Houston Astros Do it for Dusty Baker
Astros rally behind their legendary manager Dusty Baker
HOUSTON – Even the Philadelphia Phillies’ biggest superstar can appreciate why the Astros want to “Do it for Dusty.” If he weren’t facing his former manager in the World Series, Bryce Harper would be pulling for Dusty Baker too.
Nonetheless, the reigning National League MVP appreciates why many in baseball hope Baker finally wins his first World Series ring as a manager.
“I love Dusty, man,” said Harper, who played for Baker with the Washington Nationals. “He was a great manager for us when we were in D.C. He’s a lot of fun to be around and he’s a great baseball man.”
The Phillies actually clinched their NL wild-card berth in Houston earlier this month in the final series of the regular season. During that visit to Minute Maid Park, Harper stopped by Baker’s office.
The two-time NL MVP wanted to express his gratitude to his former manager.
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“I was able to talk with him and stop and talk to him in his office,” Harper said. “I’m always pulling for him, but, of course, not at this moment.”
Dusty Baker beloved throughout majors
Baker, 73, is one of the most beloved figures in Major League Baseball. He was 32 years old when he won his first World Series title as a key part of the 1981 Los Angeles Dodgers.
He’s somewhat of a Forrest Gump of baseball, seemingly part of some of the greatest moments in baseball history. Baker was mentored by Hank Aaron. He was on deck the night Hammerin’ Hank broke Babe Ruth’s all-time home run record.
Baker is credited with creating the High 5. He had a front row seat for Fernandomania when Mexican rookie lefthander Fernando Valenzuela captivated the country and Latin America while leading the Dodgers to the 1981 title.
Baker managed the Giants when Barry Bonds broke the single-season home run record. In 2002, he led the Giants to the World Series, falling short after taking a three games to two lead. Champagne was already outside the visitors’ clubhouse at Angel Stadium late in Game 6 of that World Series before the Giants blew that game and lost the next one to the Angels.
Dusty Baker seeks missing piece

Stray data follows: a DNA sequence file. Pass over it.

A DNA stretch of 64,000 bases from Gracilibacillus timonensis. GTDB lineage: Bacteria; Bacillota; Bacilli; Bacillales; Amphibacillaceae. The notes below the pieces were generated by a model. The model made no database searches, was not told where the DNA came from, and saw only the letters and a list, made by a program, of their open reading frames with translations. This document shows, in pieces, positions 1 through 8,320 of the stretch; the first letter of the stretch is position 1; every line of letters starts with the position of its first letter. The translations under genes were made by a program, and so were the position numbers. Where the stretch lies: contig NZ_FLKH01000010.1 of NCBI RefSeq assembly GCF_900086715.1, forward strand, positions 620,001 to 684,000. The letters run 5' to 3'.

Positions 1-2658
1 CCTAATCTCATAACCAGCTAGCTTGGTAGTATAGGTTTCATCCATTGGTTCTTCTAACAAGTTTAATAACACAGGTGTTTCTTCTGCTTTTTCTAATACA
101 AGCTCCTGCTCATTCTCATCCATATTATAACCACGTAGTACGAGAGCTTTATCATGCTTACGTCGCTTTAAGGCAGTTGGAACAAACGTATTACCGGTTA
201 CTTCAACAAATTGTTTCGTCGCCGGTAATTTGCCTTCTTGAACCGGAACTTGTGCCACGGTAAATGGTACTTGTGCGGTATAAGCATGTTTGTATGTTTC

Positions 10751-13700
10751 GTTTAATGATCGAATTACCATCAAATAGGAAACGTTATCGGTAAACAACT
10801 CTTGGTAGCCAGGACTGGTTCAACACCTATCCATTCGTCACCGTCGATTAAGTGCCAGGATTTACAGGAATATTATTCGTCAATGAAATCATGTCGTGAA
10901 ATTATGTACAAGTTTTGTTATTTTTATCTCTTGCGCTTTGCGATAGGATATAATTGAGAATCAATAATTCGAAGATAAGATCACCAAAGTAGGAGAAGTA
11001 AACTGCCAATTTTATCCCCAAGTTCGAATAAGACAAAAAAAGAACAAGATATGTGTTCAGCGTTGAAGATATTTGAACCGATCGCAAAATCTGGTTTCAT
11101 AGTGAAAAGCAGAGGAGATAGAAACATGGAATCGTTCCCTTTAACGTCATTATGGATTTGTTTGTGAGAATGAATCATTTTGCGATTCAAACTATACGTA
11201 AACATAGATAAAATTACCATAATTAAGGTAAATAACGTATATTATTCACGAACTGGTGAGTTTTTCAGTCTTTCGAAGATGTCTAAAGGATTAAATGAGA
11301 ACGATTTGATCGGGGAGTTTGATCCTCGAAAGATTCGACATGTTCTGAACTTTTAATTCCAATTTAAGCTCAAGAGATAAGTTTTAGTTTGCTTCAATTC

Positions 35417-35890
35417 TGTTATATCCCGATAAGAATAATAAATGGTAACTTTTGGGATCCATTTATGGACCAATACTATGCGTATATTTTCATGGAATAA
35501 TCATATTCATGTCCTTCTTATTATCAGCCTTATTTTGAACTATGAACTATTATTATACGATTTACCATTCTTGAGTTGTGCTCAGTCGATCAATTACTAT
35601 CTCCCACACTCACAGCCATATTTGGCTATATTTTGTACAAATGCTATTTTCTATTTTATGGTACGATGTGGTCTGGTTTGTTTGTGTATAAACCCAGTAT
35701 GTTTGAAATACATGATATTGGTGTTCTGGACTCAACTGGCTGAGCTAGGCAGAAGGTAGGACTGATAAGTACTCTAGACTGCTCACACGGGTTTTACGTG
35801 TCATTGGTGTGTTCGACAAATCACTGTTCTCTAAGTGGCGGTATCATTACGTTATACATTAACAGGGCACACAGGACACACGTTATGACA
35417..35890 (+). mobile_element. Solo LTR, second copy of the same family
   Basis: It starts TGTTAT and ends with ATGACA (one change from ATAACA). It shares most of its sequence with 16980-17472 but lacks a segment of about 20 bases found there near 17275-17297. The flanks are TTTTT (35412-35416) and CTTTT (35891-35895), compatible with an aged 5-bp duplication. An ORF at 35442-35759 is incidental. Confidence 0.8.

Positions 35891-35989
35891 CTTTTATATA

He also managed the Chicago Cubs in 2003 when they appeared in control of Game 6 of the NLCS before the infamous Steve Bartman interference. Baker has led the Giants, Cubs, Nationals, Reds and Astros to the postseason.
No other manager in baseball history has taken more teams to the postseason than Dusty Baker. The World Series ring is missing from his managerial resume, though.
“Well, that’s why I’m here,” Baker said of the quest to win a World Series title. “That’s why I’m glad that Jim Crane brought me back here. … Most of the places I’ve been I’ve had to sort of rebuild the team, but this team was sort of built already.
“And I had to carry on and try to enhance what we already have here. I don’t know. I’m just a ballplayer that’s trying to play ball and trying to win. I love to win.”
Many victories along the way
Dusty Baker has won quite a bit in his career. He was a two-time All-Star as an outfielder. The Baseball Writers’ Association of America has also named him Manager of the Year three times.
Only eight other managers have won more games than Baker, who has won 2,093. This year he became the first Black manager in the 2,000-win club.
“He’s a big part of our team,” Astros All-Star Jose Altuve said. “I think is a perfect fit for the team we have. Being able to win his first World Series will be a dream come true for him, but also for us. I’ll be happy to help him get there.”
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Baker has won three league pennants in his career, the National League pennant with the Giants in 2002 and the last two American League pennants with the Astros.
Dusty Baker called it
Soon after the Astros lost the 2021 World Series, Baker promised that he and his players would be back in the Fall Classic in 2022. Altuve, Alex Bregman and their teammates appreciated the prediction.
“We’re talking about it. We would love to win for him,” Bregman said of Baker. “He’s been unbelievable since he’s been here.
“Unbelievable man, human being, manager, he’s connected with every single one of us so well. We’d really love nothing more than to win for him.”
Baker isn’t looking past this Fall Classic, but don’t expect him to retire if he achieves the ultimate goal.
“I’ve always said, if I win one, I want to win two,” he said. “So you got to win one first. And then we’ll work on number two at that time.”
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